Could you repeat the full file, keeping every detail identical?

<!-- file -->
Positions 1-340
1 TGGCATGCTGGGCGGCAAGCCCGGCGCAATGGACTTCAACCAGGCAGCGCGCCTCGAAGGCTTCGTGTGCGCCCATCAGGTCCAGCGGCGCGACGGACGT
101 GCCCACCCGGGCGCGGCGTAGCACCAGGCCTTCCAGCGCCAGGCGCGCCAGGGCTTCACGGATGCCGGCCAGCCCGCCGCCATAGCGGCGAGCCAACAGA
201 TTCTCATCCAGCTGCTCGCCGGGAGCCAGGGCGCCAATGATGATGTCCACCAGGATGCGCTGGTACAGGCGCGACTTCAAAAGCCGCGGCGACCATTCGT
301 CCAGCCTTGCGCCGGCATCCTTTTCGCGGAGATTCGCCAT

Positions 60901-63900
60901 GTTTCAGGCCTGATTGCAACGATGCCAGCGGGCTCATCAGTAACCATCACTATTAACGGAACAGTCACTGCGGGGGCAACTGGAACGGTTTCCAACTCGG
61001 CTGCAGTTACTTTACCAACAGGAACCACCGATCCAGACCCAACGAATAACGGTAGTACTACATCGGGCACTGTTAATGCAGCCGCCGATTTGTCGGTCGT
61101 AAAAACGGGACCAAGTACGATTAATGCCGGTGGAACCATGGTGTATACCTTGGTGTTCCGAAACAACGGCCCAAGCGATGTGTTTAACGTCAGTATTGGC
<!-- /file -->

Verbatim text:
Positions 1-340
1 TGGCATGCTGGGCGGCAAGCCCGGCGCAATGGACTTCAACCAGGCAGCGCGCCTCGAAGGCTTCGTGTGCGCCCATCAGGTCCAGCGGCGCGACGGACGT
101 GCCCACCCGGGCGCGGCGTAGCACCAGGCCTTCCAGCGCCAGGCGCGCCAGGGCTTCACGGATGCCGGCCAGCCCGCCGCCATAGCGGCGAGCCAACAGA
201 TTCTCATCCAGCTGCTCGCCGGGAGCCAGGGCGCCAATGATGATGTCCACCAGGATGCGCTGGTACAGGCGCGACTTCAAAAGCCGCGGCGACCATTCGT
301 CCAGCCTTGCGCCGGCATCCTTTTCGCGGAGATTCGCCAT

Positions 60901-63900
60901 GTTTCAGGCCTGATTGCAACGATGCCAGCGGGCTCATCAGTAACCATCACTATTAACGGAACAGTCACTGCGGGGGCAACTGGAACGGTTTCCAACTCGG
61001 CTGCAGTTACTTTACCAACAGGAACCACCGATCCAGACCCAACGAATAACGGTAGTACTACATCGGGCACTGTTAATGCAGCCGCCGATTTGTCGGTCGT
61101 AAAAACGGGACCAAGTACGATTAATGCCGGTGGAACCATGGTGTATACCTTGGTGTTCCGAAACAACGGCCCAAGCGATGTGTTTAACGTCAGTATTGGC